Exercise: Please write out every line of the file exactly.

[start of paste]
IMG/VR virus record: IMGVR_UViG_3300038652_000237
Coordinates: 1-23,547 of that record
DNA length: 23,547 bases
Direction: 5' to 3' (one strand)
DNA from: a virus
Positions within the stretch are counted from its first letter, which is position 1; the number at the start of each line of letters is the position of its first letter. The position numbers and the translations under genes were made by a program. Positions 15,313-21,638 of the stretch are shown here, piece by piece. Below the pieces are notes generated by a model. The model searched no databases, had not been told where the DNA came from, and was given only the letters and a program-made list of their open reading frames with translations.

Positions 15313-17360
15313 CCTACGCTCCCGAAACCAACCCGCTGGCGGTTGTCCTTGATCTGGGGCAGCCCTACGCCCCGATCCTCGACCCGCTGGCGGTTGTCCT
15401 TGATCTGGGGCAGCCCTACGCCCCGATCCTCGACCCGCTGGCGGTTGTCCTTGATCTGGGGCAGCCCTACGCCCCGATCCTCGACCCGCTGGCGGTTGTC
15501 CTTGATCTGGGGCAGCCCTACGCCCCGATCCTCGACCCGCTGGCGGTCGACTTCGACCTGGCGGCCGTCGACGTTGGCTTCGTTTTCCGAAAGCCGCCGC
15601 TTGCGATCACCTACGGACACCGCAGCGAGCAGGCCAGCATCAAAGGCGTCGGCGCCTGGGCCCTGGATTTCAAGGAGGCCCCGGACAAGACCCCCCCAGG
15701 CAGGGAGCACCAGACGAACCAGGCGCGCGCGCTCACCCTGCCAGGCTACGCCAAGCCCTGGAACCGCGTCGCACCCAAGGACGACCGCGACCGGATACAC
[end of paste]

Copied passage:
IMG/VR virus record: IMGVR_UViG_3300038652_000237
Coordinates: 1-23,547 of that record
DNA length: 23,547 bases
Direction: 5' to 3' (one strand)
DNA from: a virus
Positions within the stretch are counted from its first letter, which is position 1; the number at the start of each line of letters is the position of its first letter. The position numbers and the translations under genes were made by a program. Positions 15,313-21,638 of the stretch are shown here, piece by piece. Below the pieces are notes generated by a model. The model searched no databases, had not been told where the DNA came from, and was given only the letters and a program-made list of their open reading frames with translations.

Positions 15313-17360
15313 CCTACGCTCCCGAAACCAACCCGCTGGCGGTTGTCCTTGATCTGGGGCAGCCCTACGCCCCGATCCTCGACCCGCTGGCGGTTGTCCT
15401 TGATCTGGGGCAGCCCTACGCCCCGATCCTCGACCCGCTGGCGGTTGTCCTTGATCTGGGGCAGCCCTACGCCCCGATCCTCGACCCGCTGGCGGTTGTC
15501 CTTGATCTGGGGCAGCCCTACGCCCCGATCCTCGACCCGCTGGCGGTCGACTTCGACCTGGCGGCCGTCGACGTTGGCTTCGTTTTCCGAAAGCCGCCGC
15601 TTGCGATCACCTACGGACACCGCAGCGAGCAGGCCAGCATCAAAGGCGTCGGCGCCTGGGCCCTGGATTTCAAGGAGGCCCCGGACAAGACCCCCCCAGG
15701 CAGGGAGCACCAGACGAACCAGGCGCGCGCGCTCACCCTGCCAGGCTACGCCAAGCCCTGGAACCGCGTCGCACCCAAGGACGACCGCGACCGGATACAC